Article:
[00:50:22] And clearly, you bring a lot of passion and expertise to the table, which I admire. So is the best clearinghouse really for all the content formation that Ward mentioned, but also a lot of resources. He’s got a great blog, really active social, which I’ve appreciated. And you’re constantly traveling. So you learn so much by jumping in different markets, talking to different people, talking and learning from different professionals involved in different aspects of Indian supply chain. And that’s why you’re good at what you do. I appreciate that, Scott. You best for this opportunity. You bet. So check out We’ve been sitting here interviewing Ward Richmond, executive vice president and shareholder with Colliers International as we’ve continued our Supply chain real estate series right here on Supply Chain Now Radio. Stay tuned. We’ll plenty more stories to come from Ward. I can’t wait to have a couple. I think we’re gonna similar band maybe for this next episode.


[00:51:20] Maybe. All right.


[00:51:22] Aw, thanks so much. All right. We’re gonna wrap up on a couple of quick announcements here. Really enjoyed our time once again with Ward Richman. But come check us out in person. We’re going to be across the country. Supply Chain Now Radio is going to be at automotive conferences in North Charleston on September 12th and 13th, which is just around the corner is part of the AIG and the SCC, which is Automotive Industry Action Group in the South Carolina Automotive Council.


[00:51:47] In its year 2019, Supply chain and Quality Conference focused on the World Automotive ME.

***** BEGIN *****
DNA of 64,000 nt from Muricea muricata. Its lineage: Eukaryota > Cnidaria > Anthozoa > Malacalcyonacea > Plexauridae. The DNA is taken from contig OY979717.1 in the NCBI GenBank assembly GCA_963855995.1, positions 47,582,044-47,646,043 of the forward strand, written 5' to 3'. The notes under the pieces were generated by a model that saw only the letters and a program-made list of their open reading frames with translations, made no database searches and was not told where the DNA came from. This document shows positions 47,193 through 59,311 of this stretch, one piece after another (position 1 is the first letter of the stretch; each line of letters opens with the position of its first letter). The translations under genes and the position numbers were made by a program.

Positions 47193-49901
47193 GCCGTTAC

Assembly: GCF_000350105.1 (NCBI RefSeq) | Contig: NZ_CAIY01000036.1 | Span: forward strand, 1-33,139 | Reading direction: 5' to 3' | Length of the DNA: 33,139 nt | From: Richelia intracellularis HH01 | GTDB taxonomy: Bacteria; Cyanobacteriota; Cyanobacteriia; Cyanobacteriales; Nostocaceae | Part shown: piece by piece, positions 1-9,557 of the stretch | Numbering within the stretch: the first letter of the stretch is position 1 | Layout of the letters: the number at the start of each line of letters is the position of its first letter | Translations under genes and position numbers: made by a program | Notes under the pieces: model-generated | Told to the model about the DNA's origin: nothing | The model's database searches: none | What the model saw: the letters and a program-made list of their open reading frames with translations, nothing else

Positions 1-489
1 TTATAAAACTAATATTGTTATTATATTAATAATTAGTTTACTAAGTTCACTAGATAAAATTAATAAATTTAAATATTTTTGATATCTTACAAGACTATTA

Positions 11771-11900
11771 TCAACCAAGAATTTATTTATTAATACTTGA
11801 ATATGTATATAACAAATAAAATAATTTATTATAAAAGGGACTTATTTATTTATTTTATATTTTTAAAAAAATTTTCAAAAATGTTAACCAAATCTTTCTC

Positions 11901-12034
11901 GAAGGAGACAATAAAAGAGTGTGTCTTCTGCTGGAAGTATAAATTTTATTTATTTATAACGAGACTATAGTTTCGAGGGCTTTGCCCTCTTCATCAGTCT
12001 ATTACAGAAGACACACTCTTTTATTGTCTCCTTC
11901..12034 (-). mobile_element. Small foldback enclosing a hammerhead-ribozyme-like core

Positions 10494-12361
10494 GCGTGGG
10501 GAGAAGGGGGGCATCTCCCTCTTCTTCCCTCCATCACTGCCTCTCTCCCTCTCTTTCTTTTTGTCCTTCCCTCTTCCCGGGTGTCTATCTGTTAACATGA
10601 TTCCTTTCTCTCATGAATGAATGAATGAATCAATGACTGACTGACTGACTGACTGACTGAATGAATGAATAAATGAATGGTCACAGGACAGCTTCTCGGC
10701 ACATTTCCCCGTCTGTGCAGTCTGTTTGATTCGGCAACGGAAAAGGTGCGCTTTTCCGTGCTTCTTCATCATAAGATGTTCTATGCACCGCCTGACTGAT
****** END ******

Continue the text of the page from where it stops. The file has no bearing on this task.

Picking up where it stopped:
[00:51:54] They’re broadcasting last sponsored by our friends at the Effective syndicate. Really cool announcement here. So the following month, just October 9th, the Georgia Manufacturing Summit is going to take place. About thousand folks from all aspects of manufacturing can be at the Cobb Galleria in the Georgia Manufacturing Summit, which is put on by the great folks over the Georgia manufacturing alliance Jason Maas, CEO. The GM has just announced today that he’s given away 50 free seats with no strings attached to veterans, which is really the. So, you know, Ford as a veteran, it transition out of active duty when most folks and most veterans transition. They don’t have a private sector network. Right. Any ATDC. So you don’t have people you can lean on to find jobs and find, you know, transition advice, all the stuff that you really need even in a war for talent era to to find the right job. So events like this are great ones to get out, meet people, pickup market intelligence, whether you’re transitioning or not. Transitioning is a great way for our veterans to add to their private sector understanding and network related to the world manufacturing. This is a great opportunity. So it the opportunity is active. Now you can go to Georgia Manufacturing Summit dot com. If you’re a veteran, you can use the Code USA vet Beatty and get a free seat up to the first 50 that respond. You’ve reached out to our friends at Vetlanta to help get word out. And this can be a great all day event with keynotes from PSG and Keith, which is turning out the cards anyway.